The next night was Thanksgiving. 16 of us round the table, one partially alive cousin in a sick bed somewhere, and two dogs. The pub had cooked the main part of the meal for us and as we went to pick it up, we wondered why everything was in army quantities. Maybe the kitchen staff really believed all Americans ate twice their body weight in food every mealtime, because the turkey alone was the size of a large sheep. We had a vat of gravy and an industrial size tray of stuffing. I can honestly say that after serving up the meal, we ventured back into the kitchen and it looked like we hadn't served up yet… the food hadn't reduced in quantity and the prospect of eating turkey for a week didn't fill us with joy especially as it wasn't even Christmas. We had that to come! Thankgiving is a weird holiday, because you eat pretty much the same as you do on Christmas Day, only 3 weeks before! My cousin and I did make a very traditional Pumpkin pie though, but as we weren't entirely confident it would be palatable, we also had back up puddings of Treacle Tart and Mince pies. We realised one of our younger American cousins didn't know what these were and as we began to describe them, we got the giggles, because they sound utterly disgusting. Mince pies… um, sweet mince meat and suet in pastry cases. Treacle Tart… um, stale white breadcrumbs in thick syrup in a pastry case. Then we told him about Bread Sauce… um, stale white breadcrumbs in thickened milk. Bread and Butter pudding… um, stale white bread and butter with hot milk, eggs and raisins. Summer pudding… um, stale white bread filled with fruit. Our cousin looked horrified and he shouted, "Oh my God, all you guys eat is bread and minced meat!". Fair point. 

Apart from the silly games and amazing meals, there were long walks (which unfortunately I couldn't do because I would die), lots of time spent in the kitchen, cooking and chatting and catching up with various new and old family members, and long afternoons dozing, reading and hanging out in front of the fire. And on our last night together, we all trooped down to the pub. Now our family is quite infamous with the villagers. We have been coming up here our whole lives in various sized groups for holidays and celebrations and I guess we have made quite an impression over the years. The get-togethers are always full of interesting and varied characters, and no matter how much we think we're being quiet and laying low, the locals think differently. Some years ago I had about 8 friends up from London, and as we casually walked into the pub in our slightly non-country clothes, the landlord shouted, “Watch out, it's the cast of Big Brother”. Another time I went in with some girlfriends, grinned at the landlord, and he shouted, “Lock up your husbands!” We've had lock-ins, where we've drunk the bar dry and had to go and replace the stock the next morning, and darts matches that have almost come to blows. I've also been propositioned several times by an 90 year old rascal that lives down the road, so you never know where the evening will take you. On this visit, the only slightly unusual things were my cousins boyfriends' rather fine 'Afghany-style' beard and my other male cousins splendid felt poncho. Nothing odd at all. It was simply the perfect place to be, with great food and great company.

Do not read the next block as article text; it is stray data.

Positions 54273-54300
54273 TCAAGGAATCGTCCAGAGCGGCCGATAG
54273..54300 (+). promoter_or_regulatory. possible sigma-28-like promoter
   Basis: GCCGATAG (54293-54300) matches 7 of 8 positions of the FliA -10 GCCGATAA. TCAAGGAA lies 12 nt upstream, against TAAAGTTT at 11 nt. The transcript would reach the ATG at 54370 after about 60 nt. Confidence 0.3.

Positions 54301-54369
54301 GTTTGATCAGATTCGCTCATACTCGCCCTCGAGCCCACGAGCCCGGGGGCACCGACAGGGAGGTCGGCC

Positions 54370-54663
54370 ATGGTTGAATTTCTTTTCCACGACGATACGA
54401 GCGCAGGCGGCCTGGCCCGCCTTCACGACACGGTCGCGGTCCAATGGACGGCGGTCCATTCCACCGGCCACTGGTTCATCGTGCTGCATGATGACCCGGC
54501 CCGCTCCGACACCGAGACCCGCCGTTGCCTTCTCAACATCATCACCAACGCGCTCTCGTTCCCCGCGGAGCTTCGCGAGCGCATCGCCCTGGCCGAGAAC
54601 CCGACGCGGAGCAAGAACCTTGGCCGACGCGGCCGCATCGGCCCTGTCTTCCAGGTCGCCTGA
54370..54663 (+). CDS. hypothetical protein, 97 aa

The five days spent with the family has been amazing, and gathering in the house that we have all known and loved for years has been very special. The house has changed very little over the years but it's seen new faces and watched the family shift and grow, coming together and going home again. I sit here on my last night, as the house is buffeted by 80 mph winds and the power flickers on and off, and listen as it creaks and groans with the movement. The poor house sounds like it's caught our dreadful cold, it definitely seems to breathe easier when it's full of life and laughter. 


Anonymous said...

Loved this blog. Especially at the end with the house getting a cold. Merry Christmas my friend. Be well.

Gary Broadbent said...

Wonderful Jules. That house is such a magical place. When I emigrated to the Australia it was one of the few places I really missed - especially fishing on the lake with a beer in hand and spending time with you, our friends and partners there. Lots of great memories!! X